News Monday, OCTOBER 09th, 2000
By: Daniela Lazarova
CNEA makes a final inspection of Temelin
A team of experts from the Czech Nuclear Energy Agency has been making a final inspection of the Temelin nuclear power plant prior to issuing permission to activate. Its decision should be announced later today.
The power utility CEZ said earlier that the plant was ready for activation and it could begin the nuclear reaction some 20 hours after receiving the green light. Temelin is expected to remain in trial operation for several months. During that time the environment ministry will complete a study on Temelin's impact on the environment. This is stipulated by Czech law and is one of the factors which will be taken into account when it comes to giving the plant final project certification. Only then can it go into commercial operation.
Austrian appeals for Temelin's launch to be stopped have been rejected
The Czech government has rejected Austrian pleas for the plant's activation to be postponed until all safety-related issues had been clarified. Government spokesman Libor Roucek said Temelin adhered to strict international safety norms and would be made operational.
Austrian Chancellor Wolfgang Schussel made an urgent last-minute appeal to his Czech counterpart Milos Zeman on Sunday asking him to stop the plant's activation while there was still time. "Security concerns do not stop at the border" Mr. Schussel said, expressing regret that two letters he had sent to the Czech Prime Minister regarding Temelin had gone unanswered.
He once again warned the Czech Republic that Temelin's activation could hurt it's attempts to join the European Union , noting that the conclusion of the energy chapter of Czech-EU negotiations would not be possible without prior clarification of Temelin-related safety issues.
Meanwhile, anti-nuclear activists from Upper Austria are continuing their protests in the hope of swaying the Czech government's decision. The CTK news agency says dozens of them braved the cold and rain, spending the night in sleeping-bags at the Wullowitz border crossing . The blockade of that check point has caused huge pile ups and traffic police have been re-routing traffic to other crossings.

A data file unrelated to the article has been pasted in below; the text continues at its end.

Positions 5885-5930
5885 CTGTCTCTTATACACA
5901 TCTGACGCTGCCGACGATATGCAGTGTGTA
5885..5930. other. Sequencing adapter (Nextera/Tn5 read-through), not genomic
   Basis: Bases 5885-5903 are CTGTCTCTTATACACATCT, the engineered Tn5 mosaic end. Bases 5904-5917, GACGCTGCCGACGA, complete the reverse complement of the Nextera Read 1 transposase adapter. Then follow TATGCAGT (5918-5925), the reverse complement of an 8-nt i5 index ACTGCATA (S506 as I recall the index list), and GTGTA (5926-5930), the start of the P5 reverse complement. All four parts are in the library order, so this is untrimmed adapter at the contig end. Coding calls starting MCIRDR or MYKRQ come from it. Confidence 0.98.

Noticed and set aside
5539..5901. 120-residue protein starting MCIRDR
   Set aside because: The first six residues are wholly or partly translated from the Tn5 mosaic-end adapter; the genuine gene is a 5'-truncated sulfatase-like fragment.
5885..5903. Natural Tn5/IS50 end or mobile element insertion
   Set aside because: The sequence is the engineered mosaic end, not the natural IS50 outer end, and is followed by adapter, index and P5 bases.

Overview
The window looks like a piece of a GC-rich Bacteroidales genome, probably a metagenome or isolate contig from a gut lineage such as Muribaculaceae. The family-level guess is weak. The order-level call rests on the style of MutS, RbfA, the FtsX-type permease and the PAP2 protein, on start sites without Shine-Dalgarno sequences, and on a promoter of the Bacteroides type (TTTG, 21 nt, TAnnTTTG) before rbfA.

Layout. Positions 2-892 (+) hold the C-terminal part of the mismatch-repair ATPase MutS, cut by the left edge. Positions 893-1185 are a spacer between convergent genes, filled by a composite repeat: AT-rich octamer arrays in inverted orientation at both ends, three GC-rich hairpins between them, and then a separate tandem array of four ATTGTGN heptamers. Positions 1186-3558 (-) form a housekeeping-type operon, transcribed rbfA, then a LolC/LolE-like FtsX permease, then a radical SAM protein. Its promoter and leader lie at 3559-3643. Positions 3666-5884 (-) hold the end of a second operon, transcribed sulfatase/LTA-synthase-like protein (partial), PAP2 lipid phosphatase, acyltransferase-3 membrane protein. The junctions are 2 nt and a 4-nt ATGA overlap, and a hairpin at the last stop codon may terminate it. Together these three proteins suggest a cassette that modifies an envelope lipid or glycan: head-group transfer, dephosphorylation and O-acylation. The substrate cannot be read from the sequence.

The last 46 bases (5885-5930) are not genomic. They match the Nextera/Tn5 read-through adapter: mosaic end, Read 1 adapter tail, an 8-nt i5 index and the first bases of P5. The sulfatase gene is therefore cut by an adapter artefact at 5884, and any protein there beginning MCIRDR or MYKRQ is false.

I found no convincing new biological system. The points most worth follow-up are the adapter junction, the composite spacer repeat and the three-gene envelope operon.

Medical Chamber promises greater flexibility in dealing with complaints
The Czech Medical Chamber has promised greater flexibility in dealing with patients' complaints in the future. The Medical Chamber's president Mr. David Rath told reporters that in future patients' complaints would be resolved within six months at the latest. This decision follows severe criticism from the Association of Patients which has repeatedly complained that such cases drag on for years. A spokesman for the Patients Association heard Mr. Rath's assurances with open scepticism saying he'd "wait to see it to believe it".
Animal rights activists demonstrate at steeplechase
Some 50 animal rights activists turned out to demonstrate against the Velka Pardubicka Steeplechase, the horse racing event of the year in the Czech Republic. They insist that some of the hurdles in the race place too great a strain on the horses and border on cruelty. Although the demonstrators attempted to dissuade visitors from taking part in what they described as "animal exploitation for amusement and profit" they made no attempt to interfere with the race itself. The last serious disturbance at the Velka Pardubicka Steeplechase happened in 1992, when a number of animal rights activists broke ranks and raced onto the track ostensibly to try and stop the race. This resulted in a pile up and several bad accidents for both jockeys and animals. The organizers of the event, which has a century-long tradition, have gone for very tight security since that incident.
Cancer Awareness Week
In cooperation with the media, Czech doctors are launching Cancer Awareness Week. Medical specialists are hoping to raise public awareness of the need for prevention, regular check-ups and what medicine has to offer in terms of a cure in the present day. Special emphasis is being placed on some of the risk factors involved especially a poor diet and smoking. Doctors believe that many Czechs actively contribute to their health problems by eating a high-fat diet of red-meat and rich sauces and very little fruit and vegetables. Comparative studies indicate that this is indeed the case. Anti-smoking campaigns likewise have very little effect and many smokers have no trouble getting through one or two packs of cigarettes a day.
Finally, a look at the weather:
No significant change there. Monday is expected to bring more gray skies and drizzle with day temps between 9 and 13 degs C. Nighttime lows between 5 and 9 degs C.